After 81 hard-fought games by both Chicago and Dallas, it will take the final day of the regular -season to settle the final standings in the wild Western Conference.
The key game will be Sunday's clash between the Red Wings the Blackhawks (12:30 p.m. EDT, NBC, TSN) at the United Center. The Hawks can clinch a playoff spot and avoid becoming the fifth team in the expansion era to miss the postseason one season after winning the Stanley Cup by picking up a point against the Wings, or having the Dallas Stars lose to the Minnesota Wild (6 p.m. EDT, NHLN-US, NHLN-CA) in the final game of the 2010-11 season.
Two points for the Blackhawks also could move them all the way to fifth place in the conference. How long it takes them to get that win, though, will be significant.
A win in regulation or overtime would give the Blackhawks 99 points, the same as fourth-place Anaheim, fifth-place Nashville and sixth-place Phoenix. However, the Ducks would remain fourth based on their 43 regulation/overtime wins, the first tiebreaker in the final standings. A regulation/overtime win for the Hawks on Sunday would give them 39 regulation and overtime wins, one more than Nashville and Phoenix, and place the Hawks fifth.
In that scenario the Predators would slide to sixth, the Coyotes to seventh. The Predators would stay ahead of the Coyotes based on the final tiebreaker, goal differential; the teams split four regulation games during the regular season, but Nashville had a plus-25 goal differential, compared to Phoenix's plus-5.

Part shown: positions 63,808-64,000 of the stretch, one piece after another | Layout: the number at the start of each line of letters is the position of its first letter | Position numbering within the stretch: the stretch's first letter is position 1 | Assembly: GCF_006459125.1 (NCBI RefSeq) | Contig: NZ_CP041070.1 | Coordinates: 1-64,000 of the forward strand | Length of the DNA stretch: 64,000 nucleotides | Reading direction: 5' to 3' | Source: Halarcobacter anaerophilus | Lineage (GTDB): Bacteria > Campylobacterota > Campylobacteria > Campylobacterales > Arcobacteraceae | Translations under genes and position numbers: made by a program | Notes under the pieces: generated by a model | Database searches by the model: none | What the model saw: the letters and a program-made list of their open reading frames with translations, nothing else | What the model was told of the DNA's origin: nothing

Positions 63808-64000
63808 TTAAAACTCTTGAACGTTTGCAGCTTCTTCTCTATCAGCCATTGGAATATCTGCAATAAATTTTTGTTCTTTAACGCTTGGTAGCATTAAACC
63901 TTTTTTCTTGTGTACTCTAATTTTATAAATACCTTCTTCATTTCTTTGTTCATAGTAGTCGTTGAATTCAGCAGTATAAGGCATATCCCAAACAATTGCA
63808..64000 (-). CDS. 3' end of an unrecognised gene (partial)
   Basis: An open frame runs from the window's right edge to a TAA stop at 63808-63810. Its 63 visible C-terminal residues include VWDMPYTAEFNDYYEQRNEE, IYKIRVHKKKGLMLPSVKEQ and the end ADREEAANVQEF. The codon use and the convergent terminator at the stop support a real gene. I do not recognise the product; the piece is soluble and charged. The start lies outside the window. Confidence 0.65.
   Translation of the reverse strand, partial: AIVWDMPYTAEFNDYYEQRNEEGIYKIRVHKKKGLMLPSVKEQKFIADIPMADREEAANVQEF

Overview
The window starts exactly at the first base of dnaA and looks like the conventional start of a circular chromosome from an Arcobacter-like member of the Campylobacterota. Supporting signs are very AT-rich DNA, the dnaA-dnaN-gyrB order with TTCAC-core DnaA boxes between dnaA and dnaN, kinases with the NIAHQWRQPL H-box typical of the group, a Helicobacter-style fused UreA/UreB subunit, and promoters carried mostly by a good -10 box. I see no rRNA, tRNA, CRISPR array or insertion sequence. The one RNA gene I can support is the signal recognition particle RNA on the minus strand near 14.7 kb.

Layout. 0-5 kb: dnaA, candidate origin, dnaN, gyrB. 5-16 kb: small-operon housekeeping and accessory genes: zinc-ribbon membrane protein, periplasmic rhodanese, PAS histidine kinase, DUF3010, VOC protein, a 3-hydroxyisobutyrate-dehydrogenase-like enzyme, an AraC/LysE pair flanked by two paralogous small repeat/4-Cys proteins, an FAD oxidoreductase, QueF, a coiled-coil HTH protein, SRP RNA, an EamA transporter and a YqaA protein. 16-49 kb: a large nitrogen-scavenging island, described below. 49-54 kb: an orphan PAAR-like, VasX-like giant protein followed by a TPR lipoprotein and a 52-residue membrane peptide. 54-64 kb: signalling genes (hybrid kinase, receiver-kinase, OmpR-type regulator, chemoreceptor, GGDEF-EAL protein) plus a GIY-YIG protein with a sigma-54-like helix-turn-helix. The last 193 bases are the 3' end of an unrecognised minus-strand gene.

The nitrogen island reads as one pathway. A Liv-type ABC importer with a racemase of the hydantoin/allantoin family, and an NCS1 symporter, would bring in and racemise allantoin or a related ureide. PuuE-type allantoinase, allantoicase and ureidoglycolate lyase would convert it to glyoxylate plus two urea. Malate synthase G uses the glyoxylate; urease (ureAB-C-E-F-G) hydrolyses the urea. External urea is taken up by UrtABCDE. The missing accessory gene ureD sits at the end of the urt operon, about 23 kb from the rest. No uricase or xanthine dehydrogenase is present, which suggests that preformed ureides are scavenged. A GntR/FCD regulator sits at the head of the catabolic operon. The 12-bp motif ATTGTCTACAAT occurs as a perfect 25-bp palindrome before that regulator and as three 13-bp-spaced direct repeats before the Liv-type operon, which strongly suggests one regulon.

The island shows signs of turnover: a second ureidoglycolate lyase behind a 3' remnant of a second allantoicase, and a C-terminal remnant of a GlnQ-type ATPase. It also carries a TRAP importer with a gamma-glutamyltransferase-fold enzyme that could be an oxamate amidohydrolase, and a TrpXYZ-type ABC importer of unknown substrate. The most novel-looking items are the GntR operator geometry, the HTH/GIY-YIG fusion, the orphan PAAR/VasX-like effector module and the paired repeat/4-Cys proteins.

Where things get tricky is if Chicago wins in a shootout, which would leave four teams tied with 99 points. The Ducks would remain fourth based on their advantage in regulation/overtime wins. What about Chicago, Nashville and Phoenix? All three would have 99 points and 38 regulation/overtime wins.
According to league rules, if more than two clubs are tied in points and regulation/overtime victories, the next tiebreaker is points percentage in games among the three clubs.
Under that format, Chicago would finish fifth, based on going 3-1-2 against Nashville and 2-1-1 against Phoenix for a total of 13 points out of a possible 20 (.650 points percentage).
The rule applies to all teams, so the Coyotes would jump to sixth based on their 2-1-1 record against the Blackhawks and 2-2-0 mark against Nashville, giving them nine points out of 16 (.563). Nashville would finish seventh after going 3-3-0 against the Blackhawks and 2-2-0 against the Coyotes for a total of 10 points out of 20 (.500).
The fifth-place team will open the playoffs against fourth-place Anaheim. The team that finishes sixth will start against third-seeded Detroit, and whoever ends up seventh will open against second-seeded San Jose.
If the Blackhawks lose in overtime or a shootout Sunday, they would have 98 points, the same as the Los Angeles Kings, but the Blackhawks would win the tiebreaker and finish seventh; the Hawks have 38 regulation/overtime wins, two more than the Kings' 36.
A Blackhawks loss, combined with a Stars loss of any kind, would leave the Blackhawks eighth in the conference with 97 points and an opening-round series against the Presidents' Trophy-winning Vancouver Canucks.
If the Stars win in regulation or overtime and the Hawks lose in regulation, the teams would be tied with 97 points and 38 regulation/overtime victories, but the Stars' season would continue based on their 3-1-0 regular-season record against the Blackhawks.
And that would leave the 2010-11 Blackhawks in the same club as the 2006-07 Carolina Hurricanes, 1995-96 New Jersey Devils, 1969-70 Montreal Canadiens and 1967-68 Toronto Maple Leafs as teams that never got a chance to defend the Stanley Cup in the following postseason.